"On New Year's Day the male adult settlers came cheerfully forward to pay the village tax, which I had previously proposed to levy yearly, viz., one blanket, or two and a half dollars of such as have attained manhood, and one shirt or one dollar of such as are approaching manhood. Out of 130 amenable we had only ten defaulters, and these were excused on account of poverty. Our revenue for this year, thus gathered, amounts to 1 green, 1 blue, and 94 white blankets, 1 pair of white trousers, 1 dressed elk skin, 17 shirts, and 7 dollars. The half of this property I propose to divide among the three chiefs who are with us, in recognition of stated services which they will he required to render to the settlement and the other half to spend on public works.
"As to our government, all disputes and difficulties are settled by myself and ten constables, but I occasionally call in the chiefs, and intend to do so more and more, and when they become sufficiently instructed, trustworthy and influential, I shall leave civil matters in their hands. I find the Indians very obedient, and comparatively easy to manage, since I allow no intoxicating drinks to come into our village. Though we are continually hearing of the drunken festivals of the surrounding tribes, I am happy to tell you that Metlahkatlah has not yet witnessed a case of drunkenness since we have settled here—a period of ten months. Still, not all with me are true men. Some few, on their visits to Fort Simpson, have fallen, and two, whose cases were clearly proved and admitted of no extenuation, I have banished from our midst.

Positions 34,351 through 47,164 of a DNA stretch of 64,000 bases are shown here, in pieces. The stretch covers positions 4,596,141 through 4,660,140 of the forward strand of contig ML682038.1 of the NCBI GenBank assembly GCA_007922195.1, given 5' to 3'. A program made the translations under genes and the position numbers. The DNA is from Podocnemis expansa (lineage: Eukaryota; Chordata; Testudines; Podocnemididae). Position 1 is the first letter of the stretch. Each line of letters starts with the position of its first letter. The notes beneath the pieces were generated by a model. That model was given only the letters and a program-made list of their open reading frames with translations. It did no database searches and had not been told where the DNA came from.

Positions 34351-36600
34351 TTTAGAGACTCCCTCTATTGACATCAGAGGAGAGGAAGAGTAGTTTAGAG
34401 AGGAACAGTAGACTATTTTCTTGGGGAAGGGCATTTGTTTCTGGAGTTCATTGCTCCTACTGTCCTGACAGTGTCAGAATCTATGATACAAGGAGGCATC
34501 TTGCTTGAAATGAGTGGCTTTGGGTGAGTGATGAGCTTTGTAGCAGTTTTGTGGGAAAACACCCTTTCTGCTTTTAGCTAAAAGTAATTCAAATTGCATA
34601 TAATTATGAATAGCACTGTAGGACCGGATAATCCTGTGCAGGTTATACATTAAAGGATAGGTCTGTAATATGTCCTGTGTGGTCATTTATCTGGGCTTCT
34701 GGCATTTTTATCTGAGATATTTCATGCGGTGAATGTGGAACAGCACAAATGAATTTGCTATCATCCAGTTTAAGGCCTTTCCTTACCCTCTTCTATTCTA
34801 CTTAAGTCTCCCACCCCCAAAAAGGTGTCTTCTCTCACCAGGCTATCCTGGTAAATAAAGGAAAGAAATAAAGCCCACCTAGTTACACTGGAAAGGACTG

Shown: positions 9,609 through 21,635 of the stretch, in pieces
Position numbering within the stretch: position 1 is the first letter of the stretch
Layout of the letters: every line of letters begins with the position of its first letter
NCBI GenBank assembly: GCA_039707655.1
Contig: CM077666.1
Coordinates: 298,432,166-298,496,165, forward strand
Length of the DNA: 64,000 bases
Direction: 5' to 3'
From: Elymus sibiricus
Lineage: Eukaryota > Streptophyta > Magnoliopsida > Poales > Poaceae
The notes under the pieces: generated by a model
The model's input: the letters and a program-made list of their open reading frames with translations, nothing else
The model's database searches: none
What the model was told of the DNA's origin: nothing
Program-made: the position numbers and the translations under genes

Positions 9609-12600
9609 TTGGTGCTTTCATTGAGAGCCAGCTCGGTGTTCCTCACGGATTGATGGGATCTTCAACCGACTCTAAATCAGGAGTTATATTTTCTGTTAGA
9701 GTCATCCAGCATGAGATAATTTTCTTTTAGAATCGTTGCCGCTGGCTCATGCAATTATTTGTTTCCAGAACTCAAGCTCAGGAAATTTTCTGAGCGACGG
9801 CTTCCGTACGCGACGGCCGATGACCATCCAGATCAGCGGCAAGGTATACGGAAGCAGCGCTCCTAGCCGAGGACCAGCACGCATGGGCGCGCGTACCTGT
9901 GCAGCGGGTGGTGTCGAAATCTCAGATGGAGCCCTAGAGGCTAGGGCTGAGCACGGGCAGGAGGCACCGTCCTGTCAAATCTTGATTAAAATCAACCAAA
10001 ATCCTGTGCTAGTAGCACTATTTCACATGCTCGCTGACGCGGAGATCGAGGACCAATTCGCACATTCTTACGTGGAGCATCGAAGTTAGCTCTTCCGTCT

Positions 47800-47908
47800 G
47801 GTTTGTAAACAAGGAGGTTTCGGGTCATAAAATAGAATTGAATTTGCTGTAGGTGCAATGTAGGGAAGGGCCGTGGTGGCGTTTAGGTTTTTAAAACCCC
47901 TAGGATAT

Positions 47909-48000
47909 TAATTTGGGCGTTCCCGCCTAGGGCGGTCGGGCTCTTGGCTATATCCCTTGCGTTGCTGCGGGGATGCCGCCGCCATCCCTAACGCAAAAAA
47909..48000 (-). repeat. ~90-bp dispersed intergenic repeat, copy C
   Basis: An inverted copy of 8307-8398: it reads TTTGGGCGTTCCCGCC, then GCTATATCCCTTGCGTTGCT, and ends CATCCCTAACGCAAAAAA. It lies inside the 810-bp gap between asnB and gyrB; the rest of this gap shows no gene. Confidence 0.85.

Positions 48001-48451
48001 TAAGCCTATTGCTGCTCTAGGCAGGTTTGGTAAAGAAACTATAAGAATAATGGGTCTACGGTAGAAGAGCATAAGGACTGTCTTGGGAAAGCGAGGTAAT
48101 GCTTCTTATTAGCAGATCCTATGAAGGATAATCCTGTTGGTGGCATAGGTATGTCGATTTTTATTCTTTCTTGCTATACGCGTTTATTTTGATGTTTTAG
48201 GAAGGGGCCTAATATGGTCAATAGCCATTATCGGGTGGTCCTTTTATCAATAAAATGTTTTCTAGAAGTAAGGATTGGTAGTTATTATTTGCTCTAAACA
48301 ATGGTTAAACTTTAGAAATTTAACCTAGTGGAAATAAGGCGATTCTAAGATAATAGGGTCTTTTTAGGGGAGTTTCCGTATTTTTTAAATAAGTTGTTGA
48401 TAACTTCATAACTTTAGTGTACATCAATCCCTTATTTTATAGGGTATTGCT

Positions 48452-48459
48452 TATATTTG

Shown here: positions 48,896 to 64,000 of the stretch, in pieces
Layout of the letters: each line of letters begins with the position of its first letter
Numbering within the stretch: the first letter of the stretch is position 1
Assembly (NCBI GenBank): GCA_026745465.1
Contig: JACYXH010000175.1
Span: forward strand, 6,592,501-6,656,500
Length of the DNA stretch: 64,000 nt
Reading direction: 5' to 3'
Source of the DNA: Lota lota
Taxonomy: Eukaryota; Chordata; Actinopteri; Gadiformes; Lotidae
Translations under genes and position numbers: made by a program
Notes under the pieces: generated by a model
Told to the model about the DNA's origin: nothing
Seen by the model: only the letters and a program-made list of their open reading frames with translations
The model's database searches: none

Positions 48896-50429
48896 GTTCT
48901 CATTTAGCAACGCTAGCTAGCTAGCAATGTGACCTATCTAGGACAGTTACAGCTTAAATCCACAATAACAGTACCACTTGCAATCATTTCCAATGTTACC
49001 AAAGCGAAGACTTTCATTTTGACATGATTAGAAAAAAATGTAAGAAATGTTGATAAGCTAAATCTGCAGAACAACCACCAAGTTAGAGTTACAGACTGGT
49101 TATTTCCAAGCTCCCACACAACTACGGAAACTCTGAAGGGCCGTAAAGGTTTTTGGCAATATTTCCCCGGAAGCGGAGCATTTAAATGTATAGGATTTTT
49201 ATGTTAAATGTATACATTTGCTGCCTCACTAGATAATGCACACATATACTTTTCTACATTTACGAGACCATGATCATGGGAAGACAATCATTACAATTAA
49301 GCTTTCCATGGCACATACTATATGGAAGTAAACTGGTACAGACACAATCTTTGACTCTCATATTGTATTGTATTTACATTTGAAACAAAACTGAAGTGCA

"On Sabbath days labour is laid aside, a solemn quiet presides, and the best clothing is in use. Scarcely a soul remains away from Divine Service, excepting the sick and their nurses. Evening family devotions are common to almost every house, and, better than all, I have a hope that many have experienced a real change of heart. To God be all the praise and glory!